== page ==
Italian Sign Language (ISL) fluent actors were made to resemble the subjects of Andy Warhol’s work so they could deliver seamless interpretation of his works via ISL without necessitating patrons look away from the art in order to view the interpretation.

Tactile Art Commission

“How I Came to Ottawa” by Acadian-Métis artist Eric Walker in 2017 is exhibited at the Ottawa Art Gallery (OAG) and is the gallery’s first special commission of a touchable art work.

The associated label calls attention through text and iconography that the work is intended to be touched. In fact the label invites visitors to “Please Touch!” the artwork. The relief, the materials used, the geometry of its components, and its explicitly detectable edges encourage multi-sensory exploration – visual and tactile.

This artwork and its label invite visitors to explore its subject through both vision and touch. Clearly defined geometric shapes with explicitly detectable edges and relief, facilitate tactile, as well as visual, exploration. 

Animal Relief Area

The Elmira, NY Airport offers a simple and effective animal relief area post security. Complete with fire hydrant, artificial turf, drain, cleanup facilities, etc. it is an excellent example of a janitorial room that has been converted into an affordance of great practical use for many, in particular for those accompanied by service and/or support animals.

Animal relief area inside an airport consists of a red fire hydrant placed on a patch of artificial turf with a nearby coiled hose, bench, sink, and trash and compost.
The animal relief area post security at the Elmira, NY airport.

Hanguel: Alphabet by Design

Literally sitting in the shadow of the National Museum of Korea is the National Hanguel Museum. Hanguel or Hangul is the Korean alphabet. The design story that is Hanguel should be a case study taught across all design disciplines.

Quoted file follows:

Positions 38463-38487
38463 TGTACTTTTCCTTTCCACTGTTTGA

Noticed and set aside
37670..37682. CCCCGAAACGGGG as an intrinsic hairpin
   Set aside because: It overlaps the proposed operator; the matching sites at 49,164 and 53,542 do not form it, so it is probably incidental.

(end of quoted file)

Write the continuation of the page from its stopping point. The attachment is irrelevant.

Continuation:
The Hanja (Chinese) alphabet, or character set, numbers over 50,000 with each user knowing, on average, 8000 characters. This character set was in use by Koreans until the 15th Century when King Sejong designed Hanguel in an attempt to raise the very low literacy rates amongst the Korean population. Hanguel is the written Korean alphabet and was fully adopted as the national alphabet in 1894. It consists of 24 characters, based on 8 letter shapes mapped to the 5 basic mouth and tongue positions used by the vocal system for consonants, and 3 vowels representing the sky, the earth, and the human.

Translated into glyphs this alphabet is extremely easy to learn and use. The design and introduction of Hanguel has drastically increased literacy rates in Korea. Both South and North Korea now have literacy rates above 98%. This has no doubt played a key role in the unparalleled economic success, social development, and overall inclusive positioning of South Korea in such a short period (since the 1960s).

Hanguel: A written language that is easy to learn and use. (Illustrations taken from National Hanguel Museum Guide: The Journey that Hanguel Went Through, English version)